astronomy Newsletter


January 10 2017 Astronomy Newsletter

Hi everybody

Here's the latest article from the Astronomy site at

Volans Flies the Southern Skies
Volans (the Flying Fish) flees from its predator Dorado (the Mahi Mahi) across the southern sky. They're two of the southern hemisphere constellations that Flemish astronomer Petrus Plancius (1552-1622) created to fill in parts of the sky not visible to northern astronomers.


(1) January 8, 1587: Johannes Fabricius born. He was a Frisian/German astronomer, eldest son of David Fabricius who was also an astronomer. In their solar observing they discovered sunspots about the same time as - but independently of - Galileo.
(2) January 9, 1839: Scottish astronomer Thomas Henderson published his determination of the distance to Alpha Centauri. He had been the first to succeed in using stellar parallax to calculate the distance to a fixed star, but had delayed publishing his results and lost out on the credit for being first.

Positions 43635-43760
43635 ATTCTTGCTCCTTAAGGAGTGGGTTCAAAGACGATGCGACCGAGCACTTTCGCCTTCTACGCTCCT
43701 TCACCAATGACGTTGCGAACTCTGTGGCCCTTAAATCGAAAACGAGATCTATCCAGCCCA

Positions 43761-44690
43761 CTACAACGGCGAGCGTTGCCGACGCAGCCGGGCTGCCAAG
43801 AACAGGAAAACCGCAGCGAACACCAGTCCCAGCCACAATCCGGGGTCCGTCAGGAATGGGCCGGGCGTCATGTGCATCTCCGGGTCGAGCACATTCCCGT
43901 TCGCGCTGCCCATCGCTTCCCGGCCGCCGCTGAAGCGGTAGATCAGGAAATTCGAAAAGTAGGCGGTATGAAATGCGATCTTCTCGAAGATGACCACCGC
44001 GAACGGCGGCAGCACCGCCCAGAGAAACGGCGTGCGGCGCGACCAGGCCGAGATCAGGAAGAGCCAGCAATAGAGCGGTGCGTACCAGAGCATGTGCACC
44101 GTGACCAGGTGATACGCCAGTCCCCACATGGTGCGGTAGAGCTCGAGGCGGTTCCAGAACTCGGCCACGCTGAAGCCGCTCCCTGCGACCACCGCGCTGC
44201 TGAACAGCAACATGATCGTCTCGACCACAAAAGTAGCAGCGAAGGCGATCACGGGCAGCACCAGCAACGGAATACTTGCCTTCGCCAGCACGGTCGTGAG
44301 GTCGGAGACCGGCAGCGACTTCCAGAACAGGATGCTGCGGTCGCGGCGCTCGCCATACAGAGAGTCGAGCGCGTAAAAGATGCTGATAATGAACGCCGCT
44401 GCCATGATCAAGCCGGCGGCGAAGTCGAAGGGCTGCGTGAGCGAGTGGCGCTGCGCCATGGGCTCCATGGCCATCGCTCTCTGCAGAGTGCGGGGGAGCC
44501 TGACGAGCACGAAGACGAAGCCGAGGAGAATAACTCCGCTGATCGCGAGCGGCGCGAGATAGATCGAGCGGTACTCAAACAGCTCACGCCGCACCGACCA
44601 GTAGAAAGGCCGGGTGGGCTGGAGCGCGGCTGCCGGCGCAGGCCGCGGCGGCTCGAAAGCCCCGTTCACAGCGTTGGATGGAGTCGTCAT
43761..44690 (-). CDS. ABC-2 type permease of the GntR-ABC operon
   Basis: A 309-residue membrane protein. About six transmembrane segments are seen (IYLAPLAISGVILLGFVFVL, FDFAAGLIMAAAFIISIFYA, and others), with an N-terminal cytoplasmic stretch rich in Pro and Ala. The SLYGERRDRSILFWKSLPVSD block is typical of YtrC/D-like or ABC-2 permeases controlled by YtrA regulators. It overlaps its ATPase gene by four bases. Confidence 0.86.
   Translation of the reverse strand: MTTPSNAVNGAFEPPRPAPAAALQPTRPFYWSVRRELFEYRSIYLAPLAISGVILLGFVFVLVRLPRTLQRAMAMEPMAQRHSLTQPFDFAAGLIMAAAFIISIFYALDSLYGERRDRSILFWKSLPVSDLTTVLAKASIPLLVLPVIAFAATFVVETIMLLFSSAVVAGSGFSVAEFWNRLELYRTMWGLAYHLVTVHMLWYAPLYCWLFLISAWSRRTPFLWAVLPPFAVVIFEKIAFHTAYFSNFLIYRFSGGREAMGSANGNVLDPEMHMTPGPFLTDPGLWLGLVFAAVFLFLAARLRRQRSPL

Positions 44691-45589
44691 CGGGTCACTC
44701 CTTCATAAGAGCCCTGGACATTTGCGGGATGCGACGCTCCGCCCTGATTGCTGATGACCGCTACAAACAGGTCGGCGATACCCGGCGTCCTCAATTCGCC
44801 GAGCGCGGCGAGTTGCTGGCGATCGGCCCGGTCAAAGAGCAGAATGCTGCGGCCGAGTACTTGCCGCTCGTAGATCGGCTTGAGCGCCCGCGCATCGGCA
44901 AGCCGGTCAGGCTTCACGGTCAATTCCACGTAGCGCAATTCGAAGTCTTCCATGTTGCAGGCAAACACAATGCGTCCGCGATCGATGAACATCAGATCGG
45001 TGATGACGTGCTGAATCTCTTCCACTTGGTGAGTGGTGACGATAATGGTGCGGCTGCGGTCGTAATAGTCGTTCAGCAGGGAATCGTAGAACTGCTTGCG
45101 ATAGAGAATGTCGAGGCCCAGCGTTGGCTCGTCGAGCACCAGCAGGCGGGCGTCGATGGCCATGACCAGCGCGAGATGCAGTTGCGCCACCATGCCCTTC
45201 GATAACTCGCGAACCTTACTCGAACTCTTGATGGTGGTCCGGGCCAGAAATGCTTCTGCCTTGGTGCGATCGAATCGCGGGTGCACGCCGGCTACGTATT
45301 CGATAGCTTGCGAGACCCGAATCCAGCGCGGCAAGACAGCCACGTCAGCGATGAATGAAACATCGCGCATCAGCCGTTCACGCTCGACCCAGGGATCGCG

(3) January 10, 1946: The US Army Signal Corps had the first successful echo detection of a radar signal bounced off the Moon. It was part of an experiment in radar astronomy, a technique later used to map Venus.
(4) January 11, 1787: William Herschel discovered the moons of Uranus, Oberon and Titania. He didn't name the moons. Here's the story on that:
(5) January 12, 1907: Sergei Korolev was born. He was the mastermind behind the development of the Soviet space program. Even his name was a state secret and he was only referred to as the Chief Designer. More about the Soviet space program here:
(6) January 13, 1610: Galileo discovered Jupiter's moon Ganymede.
(7) January 13, 1978: NASA selected the first women astronauts. (At last.)
(8) January 14, 2005: ESA's Huygens probe landed on Saturn's moon Titan. It made a big contribution to what we know about Titan. More about the planet-sized moon:
(9) January 15, 2006: NASA's Stardust returned with samples of comet dust.

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I wish you clear skies.

Mona Evans, Astronomy Editor

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